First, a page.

Don’t rely just on your fitness tracker. It may not help you lose weight
A new study from the University of Pittsburgh suggests that fitness trackers are not as effective as some you think. Instead of motivating you to do more exercise over the day, the two-year survey found the devices were actually less effective at encouraging people to lose weight than simply following a diet and exercise plan, reports the Guardian.
Scientists suspect that people become overly dependent on the gadgets to help them change their health, developing a false sense of security and would do better by relying on simple willpower. The devices by technology firms including Fitbit, Jawbone and Misfit are worn on the wrist or arm, monitor physical activity, steps taken, calories burnt, heart rate and quality of sleep and feed the data directly into a smartphone.
The researchers tracked 470 overweight or obese people, aged 18 to 35, for 24 months. Everyone in the study was put on a low-calorie diet, given an exercise plan and invited to regular group sessions.
After six months, half the group was given a Fit Core armband, which tracks activity and feeds it into a computer programme that also allows people to log their diet. The other half were simply told to monitor their exercise and diet by themselves.
The researchers found that patients given the armbands lost less weight than those who monitored their own activity. The group using the Fit Core gadgets lost an average of 3.5kg over two years, compared with an average 6 kg in the self-monitored group.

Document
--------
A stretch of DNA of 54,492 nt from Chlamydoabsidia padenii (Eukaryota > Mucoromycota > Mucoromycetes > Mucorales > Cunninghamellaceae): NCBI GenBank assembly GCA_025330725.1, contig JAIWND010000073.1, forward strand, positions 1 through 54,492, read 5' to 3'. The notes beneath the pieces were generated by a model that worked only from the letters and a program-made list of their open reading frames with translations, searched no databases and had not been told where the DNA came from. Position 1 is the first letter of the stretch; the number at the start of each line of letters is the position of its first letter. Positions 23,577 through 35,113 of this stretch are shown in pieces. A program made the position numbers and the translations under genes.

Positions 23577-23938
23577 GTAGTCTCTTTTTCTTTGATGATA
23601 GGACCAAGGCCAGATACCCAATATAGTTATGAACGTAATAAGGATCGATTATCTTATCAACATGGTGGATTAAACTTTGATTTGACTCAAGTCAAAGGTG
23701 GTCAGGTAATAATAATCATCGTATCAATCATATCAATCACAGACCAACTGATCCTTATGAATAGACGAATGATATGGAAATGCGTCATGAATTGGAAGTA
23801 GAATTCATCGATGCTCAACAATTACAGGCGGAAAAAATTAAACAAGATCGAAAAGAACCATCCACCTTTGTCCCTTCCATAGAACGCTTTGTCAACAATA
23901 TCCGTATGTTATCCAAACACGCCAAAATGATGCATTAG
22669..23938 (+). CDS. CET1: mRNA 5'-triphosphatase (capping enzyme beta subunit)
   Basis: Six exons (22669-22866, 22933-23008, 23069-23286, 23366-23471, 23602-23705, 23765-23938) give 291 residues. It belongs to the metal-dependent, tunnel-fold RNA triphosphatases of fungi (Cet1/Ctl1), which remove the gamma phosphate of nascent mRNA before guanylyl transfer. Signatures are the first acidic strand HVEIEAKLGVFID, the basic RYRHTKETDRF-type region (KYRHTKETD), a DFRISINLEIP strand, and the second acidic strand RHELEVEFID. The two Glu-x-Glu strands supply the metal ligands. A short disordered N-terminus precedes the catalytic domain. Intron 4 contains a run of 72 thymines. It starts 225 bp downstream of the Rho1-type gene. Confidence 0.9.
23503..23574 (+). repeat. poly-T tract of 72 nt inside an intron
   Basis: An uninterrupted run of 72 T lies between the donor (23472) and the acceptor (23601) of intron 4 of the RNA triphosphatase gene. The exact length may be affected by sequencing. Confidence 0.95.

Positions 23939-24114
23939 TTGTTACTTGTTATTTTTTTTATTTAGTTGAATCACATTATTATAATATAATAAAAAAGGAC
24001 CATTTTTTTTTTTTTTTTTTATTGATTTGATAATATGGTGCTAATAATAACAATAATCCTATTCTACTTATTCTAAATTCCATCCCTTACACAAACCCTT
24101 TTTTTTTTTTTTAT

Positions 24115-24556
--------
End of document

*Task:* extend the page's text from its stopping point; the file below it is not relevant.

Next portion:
The report further said that a spokesperson for Jawbone, which owns BodyMedia, the manufacturer of Fit Core, told, “The results of the study do not suggest that wearable devices should not be used for positive weight loss outcomes.” He added, “In fact, the study demonstrated positive weight loss in both groups. Wearable tech helps to bridge the gap between patients who have access to rather intensive weight loss treatments and the very many who don’t.”
A spokeswoman for Fitbit said, “The researchers point out that a limitation of their work includes the fact that they did not use a modern wearable device such as those offered by Fitbit. The upper arm device used in the study was limited to automatic data collection only.”
“Most wearables today, including those offered by Fitbit, go far beyond data collection, offering individuals real-time access to their information, insights, motivation from associated social networks, and guidance about their health. We would strongly caution against any conclusion that these findings apply to the wearable technology category as a whole,” she added.
The research results have been published in the Journal of the American Medical Association (JAMA).
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